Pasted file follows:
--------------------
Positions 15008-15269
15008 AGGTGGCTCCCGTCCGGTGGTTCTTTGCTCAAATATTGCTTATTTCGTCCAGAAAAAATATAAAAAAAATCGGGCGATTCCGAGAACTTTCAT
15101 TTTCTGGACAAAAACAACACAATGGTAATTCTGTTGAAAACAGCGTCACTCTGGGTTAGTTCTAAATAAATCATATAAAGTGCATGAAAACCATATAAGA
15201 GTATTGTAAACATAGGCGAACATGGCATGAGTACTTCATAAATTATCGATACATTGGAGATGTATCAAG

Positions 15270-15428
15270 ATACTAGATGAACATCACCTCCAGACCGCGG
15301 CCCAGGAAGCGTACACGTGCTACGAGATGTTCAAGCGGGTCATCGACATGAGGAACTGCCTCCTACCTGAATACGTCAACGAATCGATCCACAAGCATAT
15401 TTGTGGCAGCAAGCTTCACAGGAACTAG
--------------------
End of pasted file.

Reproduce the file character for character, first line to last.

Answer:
Positions 15008-15269
15008 AGGTGGCTCCCGTCCGGTGGTTCTTTGCTCAAATATTGCTTATTTCGTCCAGAAAAAATATAAAAAAAATCGGGCGATTCCGAGAACTTTCAT
15101 TTTCTGGACAAAAACAACACAATGGTAATTCTGTTGAAAACAGCGTCACTCTGGGTTAGTTCTAAATAAATCATATAAAGTGCATGAAAACCATATAAGA
15201 GTATTGTAAACATAGGCGAACATGGCATGAGTACTTCATAAATTATCGATACATTGGAGATGTATCAAG

Positions 15270-15428
15270 ATACTAGATGAACATCACCTCCAGACCGCGG
15301 CCCAGGAAGCGTACACGTGCTACGAGATGTTCAAGCGGGTCATCGACATGAGGAACTGCCTCCTACCTGAATACGTCAACGAATCGATCCACAAGCATAT
15401 TTGTGGCAGCAAGCTTCACAGGAACTAG